September 2005 - Egyptian authorities have launched a sweep of the Sinai Peninsula to track those behind a string of bomb attacks in the Sinai Peninsula. Hundreds of suspects are reported to have been arrested, since 3500 police officers began their search. On July 23, 2005, multiple suicide bombings rocked through shopping and hotel areas in the popular Red Sea resort Sharm el-Sheik, killing 88 people and injuring more than 200. In the worst attack in Egypt since 1981, two co-ordinated car bombs went off simultaneously about 4km apart. A third bomb went off a few minutes later near a beachside walkway, where tourists often stroll at night. Three groups issued competing claims that they were behind the bombings. A group citing ties to al Qaeda, calling itself the Abdullah Azzam Brigades made its claim in a statement posted on a website. Hours later, a previously unknown group called the Holy Warriors of Egypt made the same claim, and so did the Unity and Jihad Group. Egyptian investigators have found a possible link with a series of bombings at the Red Sea resort community of Taba in October 2004. The perpetrators employed the same strategy and planning as during the first wave of attacks. Officials also pointed to similarities in the timing and choice of target. Both attacks struck during a busy holiday season and in areas packed with foreign tourists.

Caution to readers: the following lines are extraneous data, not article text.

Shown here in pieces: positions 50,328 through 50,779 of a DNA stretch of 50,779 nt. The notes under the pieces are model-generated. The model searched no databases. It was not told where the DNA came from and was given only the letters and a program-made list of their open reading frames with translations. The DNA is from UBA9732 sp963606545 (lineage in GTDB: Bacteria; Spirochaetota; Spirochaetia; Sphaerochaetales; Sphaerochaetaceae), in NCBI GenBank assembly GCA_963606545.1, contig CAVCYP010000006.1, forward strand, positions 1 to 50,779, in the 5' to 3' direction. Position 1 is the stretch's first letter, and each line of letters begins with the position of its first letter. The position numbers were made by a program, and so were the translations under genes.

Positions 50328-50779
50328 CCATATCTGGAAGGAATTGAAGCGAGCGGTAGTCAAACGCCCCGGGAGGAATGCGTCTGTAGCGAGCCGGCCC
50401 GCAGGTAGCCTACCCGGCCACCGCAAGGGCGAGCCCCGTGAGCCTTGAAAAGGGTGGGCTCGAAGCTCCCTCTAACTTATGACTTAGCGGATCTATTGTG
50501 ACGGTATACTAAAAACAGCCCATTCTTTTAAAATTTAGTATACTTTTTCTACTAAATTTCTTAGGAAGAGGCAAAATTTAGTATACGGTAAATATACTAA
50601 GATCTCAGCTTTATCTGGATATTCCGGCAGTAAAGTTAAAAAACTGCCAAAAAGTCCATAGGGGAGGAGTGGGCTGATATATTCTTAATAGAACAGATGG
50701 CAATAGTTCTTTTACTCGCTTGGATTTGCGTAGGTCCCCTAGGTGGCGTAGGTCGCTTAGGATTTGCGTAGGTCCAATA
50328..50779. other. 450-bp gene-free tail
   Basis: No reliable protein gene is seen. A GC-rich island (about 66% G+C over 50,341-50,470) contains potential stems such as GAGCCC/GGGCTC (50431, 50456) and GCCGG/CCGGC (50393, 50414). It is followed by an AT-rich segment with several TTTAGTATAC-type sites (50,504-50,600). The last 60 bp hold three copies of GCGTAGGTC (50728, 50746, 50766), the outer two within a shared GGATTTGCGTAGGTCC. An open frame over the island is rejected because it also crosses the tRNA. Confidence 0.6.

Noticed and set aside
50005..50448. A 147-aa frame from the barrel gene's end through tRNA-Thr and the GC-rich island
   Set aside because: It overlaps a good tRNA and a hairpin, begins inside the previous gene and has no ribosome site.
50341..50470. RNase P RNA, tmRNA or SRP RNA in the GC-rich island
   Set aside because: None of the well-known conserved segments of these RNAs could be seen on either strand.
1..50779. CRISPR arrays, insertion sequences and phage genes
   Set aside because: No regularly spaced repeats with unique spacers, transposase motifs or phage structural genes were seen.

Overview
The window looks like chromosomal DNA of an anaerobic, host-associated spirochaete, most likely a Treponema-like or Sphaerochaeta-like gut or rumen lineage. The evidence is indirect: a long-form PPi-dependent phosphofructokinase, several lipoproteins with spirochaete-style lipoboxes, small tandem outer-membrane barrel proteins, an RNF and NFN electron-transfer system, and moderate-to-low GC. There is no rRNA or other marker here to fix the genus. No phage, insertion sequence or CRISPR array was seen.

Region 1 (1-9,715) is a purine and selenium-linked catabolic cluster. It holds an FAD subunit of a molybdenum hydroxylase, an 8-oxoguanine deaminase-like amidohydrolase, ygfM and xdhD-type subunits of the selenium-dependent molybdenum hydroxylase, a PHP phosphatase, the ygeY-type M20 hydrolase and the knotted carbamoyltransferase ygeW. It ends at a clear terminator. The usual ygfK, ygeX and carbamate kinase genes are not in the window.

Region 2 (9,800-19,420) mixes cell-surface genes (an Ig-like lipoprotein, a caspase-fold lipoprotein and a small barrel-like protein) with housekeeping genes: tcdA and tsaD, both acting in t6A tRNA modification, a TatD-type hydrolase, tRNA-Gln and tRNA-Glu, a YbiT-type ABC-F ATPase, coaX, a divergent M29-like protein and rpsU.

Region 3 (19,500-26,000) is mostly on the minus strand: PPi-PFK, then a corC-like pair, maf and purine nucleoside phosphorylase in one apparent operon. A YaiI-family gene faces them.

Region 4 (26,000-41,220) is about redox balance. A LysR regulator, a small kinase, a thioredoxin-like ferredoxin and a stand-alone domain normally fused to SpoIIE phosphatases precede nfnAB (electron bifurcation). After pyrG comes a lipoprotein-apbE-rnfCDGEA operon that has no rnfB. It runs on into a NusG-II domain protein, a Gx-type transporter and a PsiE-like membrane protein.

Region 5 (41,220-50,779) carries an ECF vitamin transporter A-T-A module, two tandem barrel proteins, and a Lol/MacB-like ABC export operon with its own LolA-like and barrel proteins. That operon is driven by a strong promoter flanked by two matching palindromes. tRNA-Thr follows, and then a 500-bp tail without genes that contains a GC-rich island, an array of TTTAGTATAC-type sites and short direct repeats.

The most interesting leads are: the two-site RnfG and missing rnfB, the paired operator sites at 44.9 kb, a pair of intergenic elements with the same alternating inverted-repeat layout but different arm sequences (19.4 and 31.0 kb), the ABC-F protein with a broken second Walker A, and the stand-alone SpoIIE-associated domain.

Sharm el-Sheik has expanded in recent years, making it a major player in Egypt`s vital tourism industry. The lucrative tourism has slowly recovered since the last attack; it is feared that the latest bombings will deal it a fresh blow.
Read the aljazeera.net article
Read the Mail & Guardian article
Read the Mail & Guardian article

Study: AIDS a greater global security threat than terrorism?
July 23 2005 - According to a study conducted by the Council on Foreign Relations (CFR), the global AIDS pandemic is a greater threat to international security than terrorism. The study further notes that countries, which are severely hit by this epidemic, are likely to suffer socio-economic and political turmoil, which could impact on neighbouring countries. Thus, the security of the most affluent and powerful states could be affected by the ability of the poorest states to contain the pandemic. The study identifies AIDS as an “enormous stressor that is aggravating the laundry lists of underlying tensions in developing, devolving and failed states.”

US national security advisors have rejected the findings of the study. James Robbins of the National Defence University maintained that AIDS was not a security threat but a health problem. He cited the example of South Africa and Botswana, two of the countries hardest hit by AIDS, yet they are among the continent`s most stable countries.